Early warning information indicates that the food and nutrition situation in parts of Kenya is worsening. Children are showing signs of malnutrition as food becomes scarce.
There is an urgent need to move rapidly with an early and coordinated response to address the deteriorating food and nutrition situation in the northern parts of Kenya.
According to the Kenya Humanitarian Partnership Team, of which World Vision is a member, lack of a timely response to an already worsening situation could lead to an emergency level comparable to that experienced in 2011 horn of Africa drought.
Early warnings indicate the overall nutrition situation has deteriorated considerably in the arid and semi-arid counties. Preliminary results of a nutrition survey conducted under the leadership of the Ministry of Health between May and June show that some counties like Turkana have reached Very Critical levels recording more than 20 per cent Global Acute Malnutrition (GAM) rates when compared to the same time last year. This is beyond the 15 per cent World Health Organisation threshold. According to UNICEF’s Humanitarian Situation report of June, the results also show that on average one out of four children is acutely malnourished.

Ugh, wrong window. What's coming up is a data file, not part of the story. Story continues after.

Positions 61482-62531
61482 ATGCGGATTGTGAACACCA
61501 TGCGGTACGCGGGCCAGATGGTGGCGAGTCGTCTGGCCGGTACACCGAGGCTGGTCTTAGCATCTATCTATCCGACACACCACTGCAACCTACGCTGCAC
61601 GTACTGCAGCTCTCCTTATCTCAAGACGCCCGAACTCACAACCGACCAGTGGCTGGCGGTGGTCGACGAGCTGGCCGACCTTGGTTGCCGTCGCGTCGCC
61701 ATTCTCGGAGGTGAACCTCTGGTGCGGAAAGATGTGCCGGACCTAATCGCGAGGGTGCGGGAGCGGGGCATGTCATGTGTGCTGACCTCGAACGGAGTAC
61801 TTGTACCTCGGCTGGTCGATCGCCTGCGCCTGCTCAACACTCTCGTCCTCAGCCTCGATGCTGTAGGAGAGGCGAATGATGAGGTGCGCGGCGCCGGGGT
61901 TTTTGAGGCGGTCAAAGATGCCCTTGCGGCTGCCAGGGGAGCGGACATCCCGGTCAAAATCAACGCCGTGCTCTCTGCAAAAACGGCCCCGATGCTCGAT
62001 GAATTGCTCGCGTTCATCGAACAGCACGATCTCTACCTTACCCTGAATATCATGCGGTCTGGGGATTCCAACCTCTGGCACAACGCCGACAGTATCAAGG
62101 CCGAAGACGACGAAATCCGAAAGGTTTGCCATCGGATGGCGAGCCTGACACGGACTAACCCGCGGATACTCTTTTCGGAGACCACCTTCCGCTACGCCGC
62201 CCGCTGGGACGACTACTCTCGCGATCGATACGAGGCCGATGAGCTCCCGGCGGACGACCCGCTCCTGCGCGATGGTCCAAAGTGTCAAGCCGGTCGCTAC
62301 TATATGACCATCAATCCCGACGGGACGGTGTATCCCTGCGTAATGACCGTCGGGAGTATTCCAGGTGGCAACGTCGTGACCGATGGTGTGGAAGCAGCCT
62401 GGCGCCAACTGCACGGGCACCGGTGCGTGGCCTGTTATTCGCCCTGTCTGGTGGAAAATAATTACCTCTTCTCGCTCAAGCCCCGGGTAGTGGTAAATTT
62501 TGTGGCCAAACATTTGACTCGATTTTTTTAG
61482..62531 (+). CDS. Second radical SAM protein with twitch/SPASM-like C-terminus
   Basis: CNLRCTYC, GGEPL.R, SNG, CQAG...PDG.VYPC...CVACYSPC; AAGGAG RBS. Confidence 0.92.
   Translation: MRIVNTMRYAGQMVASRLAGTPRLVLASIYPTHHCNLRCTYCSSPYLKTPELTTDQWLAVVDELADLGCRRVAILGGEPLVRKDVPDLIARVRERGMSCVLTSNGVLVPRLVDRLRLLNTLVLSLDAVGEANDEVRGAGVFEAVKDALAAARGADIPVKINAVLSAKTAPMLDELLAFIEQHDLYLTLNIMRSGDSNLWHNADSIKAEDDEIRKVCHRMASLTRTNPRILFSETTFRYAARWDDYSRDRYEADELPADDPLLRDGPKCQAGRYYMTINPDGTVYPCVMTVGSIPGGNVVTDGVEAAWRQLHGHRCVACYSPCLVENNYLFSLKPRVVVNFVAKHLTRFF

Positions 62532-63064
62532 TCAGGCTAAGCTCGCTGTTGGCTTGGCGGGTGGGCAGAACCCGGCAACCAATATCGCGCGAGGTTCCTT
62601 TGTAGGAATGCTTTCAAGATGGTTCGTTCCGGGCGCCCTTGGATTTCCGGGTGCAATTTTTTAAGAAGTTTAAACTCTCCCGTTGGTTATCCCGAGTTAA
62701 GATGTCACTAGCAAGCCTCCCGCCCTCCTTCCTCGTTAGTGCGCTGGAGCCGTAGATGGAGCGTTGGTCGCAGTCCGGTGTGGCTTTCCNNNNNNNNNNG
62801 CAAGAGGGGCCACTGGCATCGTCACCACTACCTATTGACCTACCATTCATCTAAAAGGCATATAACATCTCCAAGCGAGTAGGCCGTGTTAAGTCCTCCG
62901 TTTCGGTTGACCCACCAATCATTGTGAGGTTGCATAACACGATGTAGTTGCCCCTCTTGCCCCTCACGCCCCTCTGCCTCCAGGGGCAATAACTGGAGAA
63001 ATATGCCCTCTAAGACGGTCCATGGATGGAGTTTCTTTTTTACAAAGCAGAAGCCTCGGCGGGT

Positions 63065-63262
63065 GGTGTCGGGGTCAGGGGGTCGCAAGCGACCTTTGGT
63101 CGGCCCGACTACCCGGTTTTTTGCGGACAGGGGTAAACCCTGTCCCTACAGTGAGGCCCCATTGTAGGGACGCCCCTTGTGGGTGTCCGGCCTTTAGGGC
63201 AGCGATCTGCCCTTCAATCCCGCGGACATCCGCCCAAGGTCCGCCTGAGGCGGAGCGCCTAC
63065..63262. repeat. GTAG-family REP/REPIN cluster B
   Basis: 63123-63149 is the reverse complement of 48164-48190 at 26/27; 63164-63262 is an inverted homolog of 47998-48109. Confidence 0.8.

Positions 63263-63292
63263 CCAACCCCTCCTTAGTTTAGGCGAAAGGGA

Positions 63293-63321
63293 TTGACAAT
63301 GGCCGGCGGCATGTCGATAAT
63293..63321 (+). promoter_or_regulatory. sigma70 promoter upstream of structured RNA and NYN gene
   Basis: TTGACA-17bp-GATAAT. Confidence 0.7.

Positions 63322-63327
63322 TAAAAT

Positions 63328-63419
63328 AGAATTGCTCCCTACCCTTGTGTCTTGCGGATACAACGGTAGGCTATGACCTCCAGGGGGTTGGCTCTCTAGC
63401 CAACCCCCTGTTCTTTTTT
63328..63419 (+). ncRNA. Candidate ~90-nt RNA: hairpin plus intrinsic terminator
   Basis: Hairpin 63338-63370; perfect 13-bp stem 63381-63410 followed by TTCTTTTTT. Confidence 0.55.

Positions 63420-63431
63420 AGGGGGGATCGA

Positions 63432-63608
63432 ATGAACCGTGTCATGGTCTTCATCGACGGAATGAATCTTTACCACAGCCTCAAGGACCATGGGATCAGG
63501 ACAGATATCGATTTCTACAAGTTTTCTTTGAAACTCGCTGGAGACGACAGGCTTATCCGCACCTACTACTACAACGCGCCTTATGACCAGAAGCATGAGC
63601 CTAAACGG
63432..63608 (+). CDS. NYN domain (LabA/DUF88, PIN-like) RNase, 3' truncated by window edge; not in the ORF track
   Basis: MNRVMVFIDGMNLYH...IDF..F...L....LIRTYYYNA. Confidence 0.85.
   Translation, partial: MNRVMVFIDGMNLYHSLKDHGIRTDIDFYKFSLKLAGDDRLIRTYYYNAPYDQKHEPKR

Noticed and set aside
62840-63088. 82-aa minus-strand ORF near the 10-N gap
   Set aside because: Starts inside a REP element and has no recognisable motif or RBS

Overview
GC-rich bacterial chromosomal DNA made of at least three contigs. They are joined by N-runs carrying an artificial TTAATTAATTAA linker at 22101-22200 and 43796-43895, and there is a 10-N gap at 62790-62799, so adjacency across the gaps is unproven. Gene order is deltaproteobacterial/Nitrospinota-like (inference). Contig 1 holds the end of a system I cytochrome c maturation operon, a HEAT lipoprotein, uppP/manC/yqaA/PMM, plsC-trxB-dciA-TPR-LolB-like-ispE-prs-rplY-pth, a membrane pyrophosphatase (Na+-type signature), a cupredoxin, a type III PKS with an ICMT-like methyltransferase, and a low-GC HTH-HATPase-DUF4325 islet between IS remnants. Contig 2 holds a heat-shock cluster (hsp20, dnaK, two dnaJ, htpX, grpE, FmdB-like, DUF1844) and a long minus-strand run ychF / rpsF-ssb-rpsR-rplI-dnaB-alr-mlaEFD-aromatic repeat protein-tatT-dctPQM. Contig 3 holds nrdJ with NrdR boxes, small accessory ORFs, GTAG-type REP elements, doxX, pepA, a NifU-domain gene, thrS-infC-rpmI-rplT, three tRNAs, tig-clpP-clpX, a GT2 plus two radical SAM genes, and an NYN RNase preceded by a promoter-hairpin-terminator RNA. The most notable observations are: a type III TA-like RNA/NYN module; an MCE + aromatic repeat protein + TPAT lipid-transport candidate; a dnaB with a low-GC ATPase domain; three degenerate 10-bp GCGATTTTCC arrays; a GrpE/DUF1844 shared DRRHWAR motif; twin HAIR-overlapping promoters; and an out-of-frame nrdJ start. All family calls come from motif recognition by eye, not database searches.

An independent rapid assessment carried out in June by World Vision in Baringo county, found out that the worsening drought conditions have resulted to children staying away from schools due to lack of food at home. Also as parents go to look for food they leave children behind and unattended leaving them vulnerable to various forms of abuse.
"We are already witnessing children and their families resorting to risky coping mechanisms like dropping out of school, trekking to neighboring villages and some mechanisms which could have irreversible effects, just as we saw in 2011” says Dickens Thunde, World Vision Kenya National Director. "The impact of the worsening food situation especially on the lives of children is of deep concern," he adds.
In 2012, Oxfam and Save the Children released a report: a dangerous delay, which faulted governments and agencies for not acting on information from early warnings to respond in a timely manner.
Partners have therefore been urged to heed to these early warnings and immediately scale up emergency nutrition interventions with broader multi-sectoral response to address multiple household vulnerabilities, which primarily affect the nutritional status of children.
World Vision is supporting county governments in contingency planning as well as pursuing funding from potential donors to support food assistance, treatment and management of acute malnutrition, water, hygiene and sanitation and child friendly spaces in the 26 programs expected to be hard hit. World Vision has depleted most of its response funds for this financial year.